The Kalevide laughed at the raging storm, and said to the lake, "You nasty little puddle, you're wetting my girdle." He had taken scarcely an hour in his passage, when he reached the firm ground, carrying a load of planks which a horse or a pair of oxen could hardly have dragged along. He had brought them from Pleskau to build a refuge for his people; over twenty dozen planks, three inches thick, an ell broad, and ten yards long. He drew his sword to trim the timber, and the sorcerer determined to reward himself for his late exertions in raising the tempest by possessing himself of it; but this was not the time for action, and he slunk deeper into the shades of the forest.
The Kalevide was tired with his journey, and found a level place some little distance from the shore, so he brought a lapful of shingle from the beach and a quantity of sand, and made himself a comfortable bed in a dry spot. Then he refreshed himself with bread and milk from his wallet, loosed his girdle, laid his sword beside him, and soon fell asleep, with his head to the west and his feet to the east, that the first rays of the morning sun might shine in his eyes and awaken him. Presently the ground shook, and the woods re-echoed, and the billows of the lake rose in answer to his snoring, which sounded like the Thunder-God driving three-in-hand through the clouds.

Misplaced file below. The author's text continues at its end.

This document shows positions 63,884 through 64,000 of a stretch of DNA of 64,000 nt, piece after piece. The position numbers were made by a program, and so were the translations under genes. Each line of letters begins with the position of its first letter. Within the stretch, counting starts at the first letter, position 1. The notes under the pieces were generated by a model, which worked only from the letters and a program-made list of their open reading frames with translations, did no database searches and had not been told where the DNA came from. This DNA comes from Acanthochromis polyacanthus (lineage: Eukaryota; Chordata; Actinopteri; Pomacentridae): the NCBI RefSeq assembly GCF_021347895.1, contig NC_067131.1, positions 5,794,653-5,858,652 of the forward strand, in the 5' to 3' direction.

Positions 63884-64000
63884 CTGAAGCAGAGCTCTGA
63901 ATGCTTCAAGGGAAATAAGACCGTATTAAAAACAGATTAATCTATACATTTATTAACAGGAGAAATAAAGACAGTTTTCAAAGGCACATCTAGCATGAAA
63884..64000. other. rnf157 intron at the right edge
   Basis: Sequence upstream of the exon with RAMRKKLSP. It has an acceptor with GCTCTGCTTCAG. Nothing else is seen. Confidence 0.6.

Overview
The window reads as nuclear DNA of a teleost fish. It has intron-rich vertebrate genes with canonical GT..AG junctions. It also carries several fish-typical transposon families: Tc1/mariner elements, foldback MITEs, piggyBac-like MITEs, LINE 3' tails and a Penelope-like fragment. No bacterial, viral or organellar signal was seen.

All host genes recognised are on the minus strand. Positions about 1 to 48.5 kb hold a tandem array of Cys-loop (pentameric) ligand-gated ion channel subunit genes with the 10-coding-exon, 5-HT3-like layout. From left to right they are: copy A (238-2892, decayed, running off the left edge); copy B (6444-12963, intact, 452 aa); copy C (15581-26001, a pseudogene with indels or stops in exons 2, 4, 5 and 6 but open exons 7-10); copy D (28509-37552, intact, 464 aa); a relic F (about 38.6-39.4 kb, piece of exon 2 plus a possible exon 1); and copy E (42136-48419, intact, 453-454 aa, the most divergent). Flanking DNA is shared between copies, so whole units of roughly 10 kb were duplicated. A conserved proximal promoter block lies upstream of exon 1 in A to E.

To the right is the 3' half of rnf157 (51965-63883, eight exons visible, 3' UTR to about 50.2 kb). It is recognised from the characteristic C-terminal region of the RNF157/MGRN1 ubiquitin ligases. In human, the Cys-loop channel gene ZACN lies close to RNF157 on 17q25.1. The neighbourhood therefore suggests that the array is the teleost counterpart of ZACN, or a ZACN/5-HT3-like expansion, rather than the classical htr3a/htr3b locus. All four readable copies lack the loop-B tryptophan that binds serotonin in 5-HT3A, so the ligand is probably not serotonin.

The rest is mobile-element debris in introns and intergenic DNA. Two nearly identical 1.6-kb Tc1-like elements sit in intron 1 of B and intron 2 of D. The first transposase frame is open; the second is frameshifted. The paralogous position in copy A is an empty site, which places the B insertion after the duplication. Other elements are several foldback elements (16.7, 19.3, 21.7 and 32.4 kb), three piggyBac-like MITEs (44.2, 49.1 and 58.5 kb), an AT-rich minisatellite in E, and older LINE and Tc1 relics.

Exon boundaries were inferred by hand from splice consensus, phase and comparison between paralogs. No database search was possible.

The sorcerer now stole from his hiding-place, and advanced towards the sleeping giant with catlike steps; but he tried in vain to steal the good sword from its master's side by his incantations. Neither commands nor supplications would avail, and he was forced to use stronger spells. So he scattered rowan-leaves, thyme, fern, and other magic herbs over the sword, and at last it inclined towards the sorcerer, and he took it in his arms. The huge weapon weighed him to the ground, and he was only able to struggle along painfully under its weight, step by step, with the sweat pouring from his face; but still he would not relinquish his booty. Presently he came to the brook Kaepae, and jumped over it; but the sword slipped from his arm, and sank in the mud in the deepest place. He renewed his incantations, but was now quite unable to repossess himself of the sword, and on the approach of dawn he fled into the forest, to hide from the vengeance of its owner.